Rabbitohs grow Queensland fan base
The Rabbitohs' 20-0 loss to North Queensland at Barlow Park was essentially a home game that wasn't, but despite suiting up in the heart of Cowboy country, coach Michael Maguire can see his side's northern fan base gaining momentum.
The small-scale football and athletics field, home of the Intrust Super Cup's Northern Pride, was filled to the brim on Sunday with a shade under 16,000 filling the established grandstand and temporary seating.
It signalled the fourth year Souths have brought one of their fixtures to Cairns, and while they have been outclassed two years in a row, Maguire was more than complimentary of the annual trip to Far North Queensland.
"We can't thank the Cairns people enough," the Rabbitohs coach said post-game.
"They've come out in numbers tonight... the crowd, they were excellent.
"Everyone in Cairns has been great. Actually getting around town, I think the Rabbitohs are growing a little bit of a territory here in Cairns, so it's nice to see a little bit of that up north."
The trip north has helped Souths improve their Queensland fan base, with over 1,100 Sunshine State members growing thanks to engaging events like their open trainings and fan signing sessions.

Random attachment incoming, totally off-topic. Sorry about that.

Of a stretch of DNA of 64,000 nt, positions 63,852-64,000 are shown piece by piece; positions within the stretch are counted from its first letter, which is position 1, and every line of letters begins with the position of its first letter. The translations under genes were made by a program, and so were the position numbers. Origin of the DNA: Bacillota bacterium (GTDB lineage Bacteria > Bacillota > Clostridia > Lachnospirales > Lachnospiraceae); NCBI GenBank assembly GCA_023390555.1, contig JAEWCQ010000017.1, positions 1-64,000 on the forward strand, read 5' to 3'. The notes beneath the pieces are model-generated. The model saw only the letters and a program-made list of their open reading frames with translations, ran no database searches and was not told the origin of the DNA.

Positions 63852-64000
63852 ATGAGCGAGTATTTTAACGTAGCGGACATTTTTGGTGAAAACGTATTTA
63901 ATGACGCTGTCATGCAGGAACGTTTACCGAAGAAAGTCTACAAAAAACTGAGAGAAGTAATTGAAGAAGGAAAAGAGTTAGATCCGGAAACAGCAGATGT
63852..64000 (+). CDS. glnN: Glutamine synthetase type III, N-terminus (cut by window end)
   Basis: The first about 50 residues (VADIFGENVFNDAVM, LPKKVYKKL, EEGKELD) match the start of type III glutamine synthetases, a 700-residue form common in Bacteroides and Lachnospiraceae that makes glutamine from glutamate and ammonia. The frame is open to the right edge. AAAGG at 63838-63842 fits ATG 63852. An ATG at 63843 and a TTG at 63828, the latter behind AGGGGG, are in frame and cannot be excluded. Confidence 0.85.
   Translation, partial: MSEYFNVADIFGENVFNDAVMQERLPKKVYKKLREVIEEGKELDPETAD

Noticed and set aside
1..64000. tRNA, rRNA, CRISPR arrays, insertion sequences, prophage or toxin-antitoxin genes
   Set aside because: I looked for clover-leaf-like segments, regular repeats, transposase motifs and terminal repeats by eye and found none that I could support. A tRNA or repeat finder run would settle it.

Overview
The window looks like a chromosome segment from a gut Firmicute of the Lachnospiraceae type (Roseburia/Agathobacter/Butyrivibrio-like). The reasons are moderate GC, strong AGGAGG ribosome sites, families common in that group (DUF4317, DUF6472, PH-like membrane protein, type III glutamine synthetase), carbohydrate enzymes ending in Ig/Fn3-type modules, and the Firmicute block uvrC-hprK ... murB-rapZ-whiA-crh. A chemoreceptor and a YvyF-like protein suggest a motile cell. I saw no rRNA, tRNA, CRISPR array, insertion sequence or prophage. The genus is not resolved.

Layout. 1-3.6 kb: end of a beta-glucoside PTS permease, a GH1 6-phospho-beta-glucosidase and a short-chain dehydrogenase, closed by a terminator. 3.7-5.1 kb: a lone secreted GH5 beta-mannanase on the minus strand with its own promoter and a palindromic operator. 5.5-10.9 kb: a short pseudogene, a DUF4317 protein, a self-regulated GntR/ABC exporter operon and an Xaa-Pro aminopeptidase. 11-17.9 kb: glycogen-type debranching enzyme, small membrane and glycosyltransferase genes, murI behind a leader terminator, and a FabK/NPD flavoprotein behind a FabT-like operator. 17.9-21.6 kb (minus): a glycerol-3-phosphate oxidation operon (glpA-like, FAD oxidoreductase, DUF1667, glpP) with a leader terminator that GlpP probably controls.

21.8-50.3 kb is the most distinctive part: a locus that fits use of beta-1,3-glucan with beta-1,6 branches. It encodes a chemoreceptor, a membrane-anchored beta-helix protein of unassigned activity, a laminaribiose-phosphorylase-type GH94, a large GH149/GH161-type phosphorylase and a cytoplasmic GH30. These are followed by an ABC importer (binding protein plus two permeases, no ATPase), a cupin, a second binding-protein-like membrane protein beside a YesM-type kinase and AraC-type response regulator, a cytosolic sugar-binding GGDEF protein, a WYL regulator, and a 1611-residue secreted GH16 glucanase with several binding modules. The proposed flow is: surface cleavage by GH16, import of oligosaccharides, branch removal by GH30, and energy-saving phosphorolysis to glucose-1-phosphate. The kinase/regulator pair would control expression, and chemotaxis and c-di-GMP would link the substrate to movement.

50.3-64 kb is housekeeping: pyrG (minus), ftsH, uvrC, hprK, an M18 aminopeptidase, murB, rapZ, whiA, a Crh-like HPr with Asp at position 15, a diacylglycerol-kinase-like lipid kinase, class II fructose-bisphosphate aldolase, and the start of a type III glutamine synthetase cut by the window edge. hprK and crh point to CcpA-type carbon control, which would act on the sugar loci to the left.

"Once again the Cairns fans turned out and they really filled the stadium here at Barlow Park. It was pretty compact and a lot of noise out there," Inglis said.
"There was a lot of support for the Rabbits and it's great to see this far north in Queensland."
While their 2016 Cairns venture was an off-field success, the Bunnies have some sizeable tasks ahead toward the end of the season.
While needing to rediscover a winning culture after five consecutive losses, the Bunnies also need to address an underperforming forward pack and the imminent departure of key playmaker Luke Keary.
Losers of five in a row and with their finals hopes all but dashed, the Bunnies have described the run home as a chance to build character.
"There are areas of the game that we definitely need to look at, and the boys are going through a period now where we're showing a fair bit of character about who we are as a club," Maguire said.
"What I do love about this competition is that, for us as a club, we've had highs and now we've been challenged about where we sit, and we get to find out the strengths of all areas of our club.
"It's quite enjoyable as a coach to have the highs, but these periods are the real defining moments of what we can create moving forward."